That Bread's Gonna Cost You

Think $12 bottles of designer water are bad for your restaurant tab? At many places these days, baskets of bread or chips and salsa will hike up the bill, too.

By: Todd Kliman

Photograph by Scott Suchman.

There are a number of ways to gauge the health of the economy. In the restaurant world, you check the bread basket.

Restaurateurs are in a bigger pinch these days than a family-values politician accused of philandering. Rising gas costs mean higher prices on ingredients that are flown and trucked in—ingredients that already are more expensive than they were a few years ago.

What to do? Raise entrée prices and restaurants risk alienating their audience. “You charge more than $30 for a dish,” a high-profile owner told me, “and you lose ’em.”

Tack a few bucks onto a glass of wine? In many upmarket restaurants, you can expect to drop $14 on a pour of Chardonnay. The generally accepted solution has been to leave entrées alone and scale back on extras, such as bread. Lost Society and Sax—to choose two relative newcomers—have done away with bread. Lincoln, another recent arrival, allots one slice per person.

Uneaten or half-eaten baskets are the norm, restaurateurs say. But jettisoning what some see as extraneous and wasteful comes at a larger cost, because what these restaurateurs are also dispensing with is a grace note of hospitality. What would Vidalia be without its cornbread and onion rolls, which remain one of the most compelling reasons to visit Jeff Buben’s venerable gem?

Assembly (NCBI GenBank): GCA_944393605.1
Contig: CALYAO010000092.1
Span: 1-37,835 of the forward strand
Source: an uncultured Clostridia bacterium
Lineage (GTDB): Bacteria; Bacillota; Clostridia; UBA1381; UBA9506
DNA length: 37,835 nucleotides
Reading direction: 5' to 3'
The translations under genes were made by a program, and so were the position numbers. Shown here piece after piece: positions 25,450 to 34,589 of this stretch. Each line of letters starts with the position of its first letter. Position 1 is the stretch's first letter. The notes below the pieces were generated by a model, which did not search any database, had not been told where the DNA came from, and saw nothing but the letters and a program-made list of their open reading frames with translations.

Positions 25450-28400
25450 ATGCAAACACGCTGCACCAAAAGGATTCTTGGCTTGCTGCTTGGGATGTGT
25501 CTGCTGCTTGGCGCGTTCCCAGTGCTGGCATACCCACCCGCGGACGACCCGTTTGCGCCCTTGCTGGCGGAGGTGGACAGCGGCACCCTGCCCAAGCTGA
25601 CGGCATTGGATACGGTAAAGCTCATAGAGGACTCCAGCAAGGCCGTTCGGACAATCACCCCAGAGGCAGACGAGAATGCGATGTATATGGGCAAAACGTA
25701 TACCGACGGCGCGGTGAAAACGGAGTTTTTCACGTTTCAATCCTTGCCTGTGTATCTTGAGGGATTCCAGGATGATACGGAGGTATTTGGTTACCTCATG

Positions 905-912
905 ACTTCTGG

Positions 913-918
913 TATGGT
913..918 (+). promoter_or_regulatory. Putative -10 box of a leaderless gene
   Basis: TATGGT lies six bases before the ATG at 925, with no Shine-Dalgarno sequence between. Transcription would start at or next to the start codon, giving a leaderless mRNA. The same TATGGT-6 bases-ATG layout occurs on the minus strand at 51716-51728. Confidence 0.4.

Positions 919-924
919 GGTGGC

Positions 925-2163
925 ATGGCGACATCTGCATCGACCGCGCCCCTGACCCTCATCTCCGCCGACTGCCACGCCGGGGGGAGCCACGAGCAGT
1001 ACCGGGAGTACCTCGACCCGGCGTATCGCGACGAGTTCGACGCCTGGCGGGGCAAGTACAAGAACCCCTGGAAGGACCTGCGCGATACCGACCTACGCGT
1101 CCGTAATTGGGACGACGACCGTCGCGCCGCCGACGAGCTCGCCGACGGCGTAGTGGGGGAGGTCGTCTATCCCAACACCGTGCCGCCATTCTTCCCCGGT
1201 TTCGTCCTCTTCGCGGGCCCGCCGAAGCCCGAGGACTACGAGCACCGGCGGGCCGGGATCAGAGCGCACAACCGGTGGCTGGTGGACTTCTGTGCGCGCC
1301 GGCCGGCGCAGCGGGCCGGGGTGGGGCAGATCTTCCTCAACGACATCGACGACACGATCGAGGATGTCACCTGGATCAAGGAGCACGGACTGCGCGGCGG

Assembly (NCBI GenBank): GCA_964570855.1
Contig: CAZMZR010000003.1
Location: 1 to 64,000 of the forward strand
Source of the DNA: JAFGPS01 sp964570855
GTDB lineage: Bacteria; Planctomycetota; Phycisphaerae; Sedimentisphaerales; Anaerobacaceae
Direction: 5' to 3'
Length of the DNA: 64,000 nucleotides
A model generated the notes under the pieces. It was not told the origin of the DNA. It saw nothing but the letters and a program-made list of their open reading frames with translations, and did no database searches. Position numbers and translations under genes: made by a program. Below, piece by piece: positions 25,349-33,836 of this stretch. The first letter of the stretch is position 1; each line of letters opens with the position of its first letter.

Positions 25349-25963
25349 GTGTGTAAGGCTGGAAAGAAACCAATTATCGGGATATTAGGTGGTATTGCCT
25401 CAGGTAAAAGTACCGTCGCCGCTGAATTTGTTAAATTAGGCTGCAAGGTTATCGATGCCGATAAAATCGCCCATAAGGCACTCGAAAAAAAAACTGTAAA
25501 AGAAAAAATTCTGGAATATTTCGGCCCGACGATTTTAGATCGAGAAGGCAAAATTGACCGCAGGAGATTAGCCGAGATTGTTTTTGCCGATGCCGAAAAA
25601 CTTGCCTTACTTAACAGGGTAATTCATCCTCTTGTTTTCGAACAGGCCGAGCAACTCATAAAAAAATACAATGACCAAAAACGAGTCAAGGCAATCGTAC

Some have opted to keep the bread, but at a price. This is standard practice now at the rollicking tapas house Estadio; the José Andrés “pop-up” restaurant, America Eats Tavern; District Commons, the latest venture from Passion Food Hospitality; and Mike Isabella’s Graffiato, where flatbread with whipped ricotta will set you back $5.

At high-profile Mexican restaurants, the chip basket has suffered a similar fate. When El Centro D.F.—the 14th Street taqueria from nationally renowned chef Richard Sandoval—opened last summer, I ordered chips and salsa to go with my margarita and was told they’d cost me $4. (Currently chips and salsa are free, but they’re not on the menu—you have to ask.)

José Andrés’s Oyamel sends out a basket of chips and salsa at the start of a meal, but if you’re looking for extra to munch while tanking down those salt-air margaritas, you’re going to have to pay.

The most egregious example of surcharges is the most recent: Elisir, the new restaurant from former Teatro Goldoni chef Enzo Fargione, initially charged 29 cents for water. Not mineral water. Tap.

Management explained that the cost had to do with the charge for filtering its tap water. Bowing to pressure in the blogosphere, the restaurant rescinded the charge.

It’s astonishing that restaurateurs who work hard to make a good first impression are so willing to set a tone of stinginess.

There are many ways to cut corners, and the wiliest owners of old knew where to trim. Lose the porterhouse and gain a hanger steak. Mackerel instead of turbot. Out with the chops and in with the braise.

But bread and water? Even prisoners get those for free.

This article appears in the March 2012 issue of The Washingtonian.